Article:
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Vocal stage mic - good for live recordings

Discussion in 'Vocals' started by zemlin, Oct 6, 2005.

  1. zemlin

    zemlin Well-Known Member

    A fair amount of my work is recording live concerts - usually acoustic music - not rockish things. I have a few SM58s - sometimes they do the job, sometimes they leave a lot to be desired.

    I'd like to get a couple of stage mics that will deliver the goods with a variety of voices (since I never know what I'm doing next). Sometimes it's just FOH - sometimes I'm multitracking everything that comes into the board for a future mixdown.

    I'm thinking of maybe the Shure Beta 87, maybe the Rode S1. I'd say $250 ea is about my upper limit - less, of course, would be preferred.

    Any hot tips?
  2. Reggie

    Reggie Well-Known Member

    Take a looksie at Beyerdynamic stuff. They have several good mics for this. M69 or M88; I don't know about that Opus stuff.
    AKG has some nice looking live vox mics, but I haven't used them. Might be easier to find and check out.
  3. Davedog

    Davedog Distinguished Member

    Audio Technica AT61 HE. Usually on sale somewherefor $100 or so...Retail is $200+.

    I use em in the studio as well as live. They're a hyper-cardioid, so I use em for guide vocals and such. A LOT of times on the demo kinda stuff they just sound so good we'll keep that track.

    One of the very few REAL bang-fer-da-buck-deals.
  4. Cucco

    Cucco Distinguished Member

    Yo Karl!

    My absolute favorite handheld vocal mics are:
    Audix OM2 (cheap!!! but DAMN good)
    Audix OM6 (VERY NICE, a tad pricier)
    Senn 835 (see descr. of OM2)

    I haven't used a mic that I liked better than these 3 for any type of live vocals that I work with.

  5. zemlin

    zemlin Well-Known Member

    The Senn e865 is looking pretty good. Feedback is a problem in one of the venues I work - I like the hypercardioid pattern. Also, the pattern is very consistant through the frequency range - should be pretty uncolored on off axis bleed. Finally, the price isn't bad. I've found it for less than $200.

    The e835 certainly has a nice price, but the polar plot worries me - feedback and colored off axis bleed, in particular.

    The e935 also looks like a reasonable option, but from what I found on other sources, my comfort level is higher with the e865.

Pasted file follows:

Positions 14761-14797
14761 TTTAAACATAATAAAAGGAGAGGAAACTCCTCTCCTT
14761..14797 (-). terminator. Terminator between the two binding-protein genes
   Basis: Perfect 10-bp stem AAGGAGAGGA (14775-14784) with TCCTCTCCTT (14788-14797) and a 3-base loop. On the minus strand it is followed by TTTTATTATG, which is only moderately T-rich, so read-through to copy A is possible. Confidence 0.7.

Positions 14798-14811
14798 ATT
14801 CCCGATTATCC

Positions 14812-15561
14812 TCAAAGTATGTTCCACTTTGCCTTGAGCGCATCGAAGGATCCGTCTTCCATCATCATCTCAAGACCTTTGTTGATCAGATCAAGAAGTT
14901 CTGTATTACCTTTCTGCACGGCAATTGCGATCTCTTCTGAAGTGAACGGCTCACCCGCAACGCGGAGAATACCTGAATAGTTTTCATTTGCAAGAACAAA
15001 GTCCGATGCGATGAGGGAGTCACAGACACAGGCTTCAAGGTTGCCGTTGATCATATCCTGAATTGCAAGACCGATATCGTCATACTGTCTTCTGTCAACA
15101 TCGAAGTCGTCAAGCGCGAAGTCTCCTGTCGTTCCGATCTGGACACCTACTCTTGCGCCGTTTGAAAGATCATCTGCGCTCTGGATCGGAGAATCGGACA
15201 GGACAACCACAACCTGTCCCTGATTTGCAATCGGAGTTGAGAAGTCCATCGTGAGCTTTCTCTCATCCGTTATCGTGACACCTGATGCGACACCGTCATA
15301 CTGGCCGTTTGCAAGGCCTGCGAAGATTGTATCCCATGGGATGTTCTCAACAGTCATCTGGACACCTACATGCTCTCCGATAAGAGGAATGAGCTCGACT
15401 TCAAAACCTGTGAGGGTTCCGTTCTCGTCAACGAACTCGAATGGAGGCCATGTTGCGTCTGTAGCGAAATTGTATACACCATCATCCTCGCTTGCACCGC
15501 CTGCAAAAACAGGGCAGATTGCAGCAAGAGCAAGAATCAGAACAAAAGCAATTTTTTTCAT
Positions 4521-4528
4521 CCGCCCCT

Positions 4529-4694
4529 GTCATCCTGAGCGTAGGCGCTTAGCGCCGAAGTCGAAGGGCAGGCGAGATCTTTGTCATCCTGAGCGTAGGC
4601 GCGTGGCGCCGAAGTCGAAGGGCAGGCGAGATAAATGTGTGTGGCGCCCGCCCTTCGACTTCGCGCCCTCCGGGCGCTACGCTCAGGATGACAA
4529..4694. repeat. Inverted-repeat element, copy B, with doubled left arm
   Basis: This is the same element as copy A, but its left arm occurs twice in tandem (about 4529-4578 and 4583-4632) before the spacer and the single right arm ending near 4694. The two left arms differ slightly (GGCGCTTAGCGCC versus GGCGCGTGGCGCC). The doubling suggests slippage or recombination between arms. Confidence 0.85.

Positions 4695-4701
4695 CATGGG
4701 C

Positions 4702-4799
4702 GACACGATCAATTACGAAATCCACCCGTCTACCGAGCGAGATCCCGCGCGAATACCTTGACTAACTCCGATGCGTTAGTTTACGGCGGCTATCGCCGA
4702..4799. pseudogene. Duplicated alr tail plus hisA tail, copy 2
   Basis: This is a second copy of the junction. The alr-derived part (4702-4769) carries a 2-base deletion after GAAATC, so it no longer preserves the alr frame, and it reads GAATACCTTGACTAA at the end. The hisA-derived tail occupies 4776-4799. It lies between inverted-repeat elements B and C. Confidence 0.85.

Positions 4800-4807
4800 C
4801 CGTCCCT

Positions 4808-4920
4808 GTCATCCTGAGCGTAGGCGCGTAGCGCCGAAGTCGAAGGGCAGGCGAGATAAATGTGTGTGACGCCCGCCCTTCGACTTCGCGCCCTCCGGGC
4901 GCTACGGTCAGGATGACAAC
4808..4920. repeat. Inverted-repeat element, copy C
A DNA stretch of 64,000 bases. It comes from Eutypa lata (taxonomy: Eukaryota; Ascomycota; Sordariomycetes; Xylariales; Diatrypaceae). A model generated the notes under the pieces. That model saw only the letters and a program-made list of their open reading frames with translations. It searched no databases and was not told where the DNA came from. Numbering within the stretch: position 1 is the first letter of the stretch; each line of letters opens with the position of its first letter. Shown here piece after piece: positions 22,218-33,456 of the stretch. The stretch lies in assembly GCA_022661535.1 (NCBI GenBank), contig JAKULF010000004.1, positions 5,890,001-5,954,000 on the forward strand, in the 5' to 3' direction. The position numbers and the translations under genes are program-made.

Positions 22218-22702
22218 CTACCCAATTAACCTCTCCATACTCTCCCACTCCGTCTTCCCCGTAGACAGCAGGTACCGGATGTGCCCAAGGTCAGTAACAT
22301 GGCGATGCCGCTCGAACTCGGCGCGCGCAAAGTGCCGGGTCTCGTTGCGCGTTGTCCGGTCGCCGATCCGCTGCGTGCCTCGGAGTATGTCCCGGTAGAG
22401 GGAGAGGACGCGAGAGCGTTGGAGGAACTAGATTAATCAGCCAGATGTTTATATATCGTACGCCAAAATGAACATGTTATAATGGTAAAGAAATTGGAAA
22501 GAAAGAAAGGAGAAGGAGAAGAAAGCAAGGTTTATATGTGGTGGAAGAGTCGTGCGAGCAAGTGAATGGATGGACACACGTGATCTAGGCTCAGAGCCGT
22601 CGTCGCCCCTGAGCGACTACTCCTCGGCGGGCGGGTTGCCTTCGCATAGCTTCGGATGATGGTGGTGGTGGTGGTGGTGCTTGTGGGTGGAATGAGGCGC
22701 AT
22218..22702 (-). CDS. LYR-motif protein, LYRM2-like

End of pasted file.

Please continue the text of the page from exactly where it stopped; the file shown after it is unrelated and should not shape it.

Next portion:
I looked at a number of dynamics such as the Audix offerings, but again, the polar plots aren't real attractive on those - I'm thinking of someone singing and playing guitar - colored bleed is often a problem on those recordings. Hypercardioid and consistant off axis response should help a lot in those instances.

    The beyer stuff is a bit pricey and Neumann just ain't gonna happen at this point in the game. :cry:

    Thanks for the tips folks.
  6. Davedog

    Davedog Distinguished Member

    Karl...I still play live a LOT...I have access to most of these mics...I LOVE the Senn's...The OM series Audix(I live about 20 minutes from the factory) are great mics...( I really love the 5) Theres two Beta 58's close at hand... The AT61HE is simply what you're looking for. This is NOT the budget AT hand-held stuff... This is the same line as the really good dynamics like the ATM25 kick drum mic and others.
  7. zemlin

    zemlin Well-Known Member

    I hear ya' sure wish they had a polar plot at more than one frequency. I will consider the AT. If $$ was not an issue, you'd take the AT over the e865 (not a big price difference anyway)?
  8. zemlin

    zemlin Well-Known Member

    AT's "Artist Series" brochure has a polar plot with curves at 200, 1K, 5K, and 8K - looks pretty good compared to the other dynamics I checked out. One thing that caught my attention - Senn has a 10 year warranty on the e865 - it looks like the ATM61HE has a 1 year warranty. Not an issue if the mic never fails, but ...
  9. wsiler

    wsiler Active Member